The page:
The king exulted in this unexpected turn of events, his melancholy mood lifting instantly. The wisest of all men, however, felt his heart and mind cautioning him to be wary of taking a life-altering step that may prove to be irreversible.

After concealing the little golden pitcher behind a giant old tree, Shlomo HaMelech left for the Bais Hamikdash to confer with his trusted advisers. Upon hearing of the king’s wondrous find, they urged him to go for it, genuinely wanting their beloved king to be happy and to live forever.

The king suddenly noticed that his most trusted confidante was not among them. Since he wouldn’t undertake such a serious move without the input of Nosson HaNavi (who was ill at the time), the king instructed that the old prophet be brought to him on his bed.

After confiding his feelings of late to the prophet, as well as the incident that had recently transpired, Shlomo HaMelech posed his all-consuming question: to drink [the special water] or not to drink. Nosson HaNavi asked him whether anyone was permitted to drink it, or only the king…

When the king replied that the bird had specified the water to be strictly for him alone, the prophet advised him not to drink any of it and to pour the water out.

He further advised the astonished king to give the matter some somber thought and to face the reality that his children, family members and friends would all eventually leave this world, and that he, the king, would remain here forever, possibly even against his will — for none of the departed would be returning to this world and the king would be left standing alone, like a tree whose fruit have fallen and whose branches are dry and brittle.

“Moreover,” warned the prophet, “the people who will inhabit the earth hundreds and thousands of years from now will be worlds apart from those you are acquainted with and may not even desire or regard you as their monarch.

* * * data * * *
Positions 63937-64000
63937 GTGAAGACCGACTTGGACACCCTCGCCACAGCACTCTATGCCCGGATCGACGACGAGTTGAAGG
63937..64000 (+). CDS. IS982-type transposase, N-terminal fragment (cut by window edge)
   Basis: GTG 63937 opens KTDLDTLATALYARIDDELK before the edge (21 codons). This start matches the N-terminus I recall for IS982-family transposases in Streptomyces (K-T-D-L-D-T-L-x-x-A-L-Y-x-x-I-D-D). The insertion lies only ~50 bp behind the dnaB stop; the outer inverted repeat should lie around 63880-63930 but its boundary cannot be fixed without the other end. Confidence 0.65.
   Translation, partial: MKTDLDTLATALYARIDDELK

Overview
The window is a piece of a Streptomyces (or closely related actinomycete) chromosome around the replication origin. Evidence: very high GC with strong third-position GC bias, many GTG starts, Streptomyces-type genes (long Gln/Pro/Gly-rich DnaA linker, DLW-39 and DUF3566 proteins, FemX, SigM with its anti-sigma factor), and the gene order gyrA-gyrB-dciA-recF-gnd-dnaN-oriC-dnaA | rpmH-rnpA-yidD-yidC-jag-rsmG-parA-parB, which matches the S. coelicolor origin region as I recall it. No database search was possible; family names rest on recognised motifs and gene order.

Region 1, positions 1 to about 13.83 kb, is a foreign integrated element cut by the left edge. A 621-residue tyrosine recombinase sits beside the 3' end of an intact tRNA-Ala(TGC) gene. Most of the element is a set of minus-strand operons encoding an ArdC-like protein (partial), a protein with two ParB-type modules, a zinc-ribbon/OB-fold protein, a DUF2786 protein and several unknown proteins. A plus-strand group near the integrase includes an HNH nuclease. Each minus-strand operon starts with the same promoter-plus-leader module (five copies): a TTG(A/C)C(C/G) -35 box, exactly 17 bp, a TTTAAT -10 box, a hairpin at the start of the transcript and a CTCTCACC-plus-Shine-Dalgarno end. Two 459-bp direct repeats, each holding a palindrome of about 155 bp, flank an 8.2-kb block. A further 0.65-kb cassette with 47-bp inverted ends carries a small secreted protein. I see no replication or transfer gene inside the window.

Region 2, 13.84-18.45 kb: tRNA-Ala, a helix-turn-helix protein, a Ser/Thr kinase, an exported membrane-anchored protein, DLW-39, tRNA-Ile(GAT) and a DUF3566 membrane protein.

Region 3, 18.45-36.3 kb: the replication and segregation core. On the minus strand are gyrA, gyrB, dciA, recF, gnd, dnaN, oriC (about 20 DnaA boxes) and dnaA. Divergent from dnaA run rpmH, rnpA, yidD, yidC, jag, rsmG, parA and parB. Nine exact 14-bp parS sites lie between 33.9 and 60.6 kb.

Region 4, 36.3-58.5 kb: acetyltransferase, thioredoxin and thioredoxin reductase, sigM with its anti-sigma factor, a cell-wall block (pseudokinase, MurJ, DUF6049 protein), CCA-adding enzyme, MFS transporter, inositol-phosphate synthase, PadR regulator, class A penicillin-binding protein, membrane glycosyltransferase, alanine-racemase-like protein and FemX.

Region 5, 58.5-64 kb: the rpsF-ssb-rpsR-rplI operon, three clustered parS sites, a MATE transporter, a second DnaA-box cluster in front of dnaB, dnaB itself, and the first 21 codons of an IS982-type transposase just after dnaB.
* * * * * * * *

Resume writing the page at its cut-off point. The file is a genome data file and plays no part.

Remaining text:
“You will yet rue the day you allowed the water of eternal life to touch your lips, and you will wish for death in order to unite with your loved ones in the next world, to sit with them under the wings of the Holy Presence of G-d.”

Shlomo HaMelech perceived the sagacity of the old prophet and determined he would spill the water out and keep the pitcher as a reminder for the future… but as the king returned to his garden, he saw the little bird flying off with the pitcher in its mouth.

From that time on, Shlomo HaMelech vanquished all thoughts of eternal life and joyfully thanked Hashem for the years bequeathed him to spend with his nearest and dearest.

May you be equally blessed — as you drink the waters of our holy Torah and thereby gain eternal life in the World to Come.

Wishing all readers a wonderful and insightful Shavuos!

About the Author: We encourage women and men of all ages to send in their personal stories via email to rachel@jewishpress.com or by mail to Rachel/Chronicles, c/o The Jewish Press, 4915 16th Ave., Brooklyn, N.Y. 11204. If you wish to make a contribution and help agunot, your tax-deductible donation should be sent to The Jewish Press Foundation. Please make sure to specify that it is to help agunot, as the foundation supports many worthwhile causes.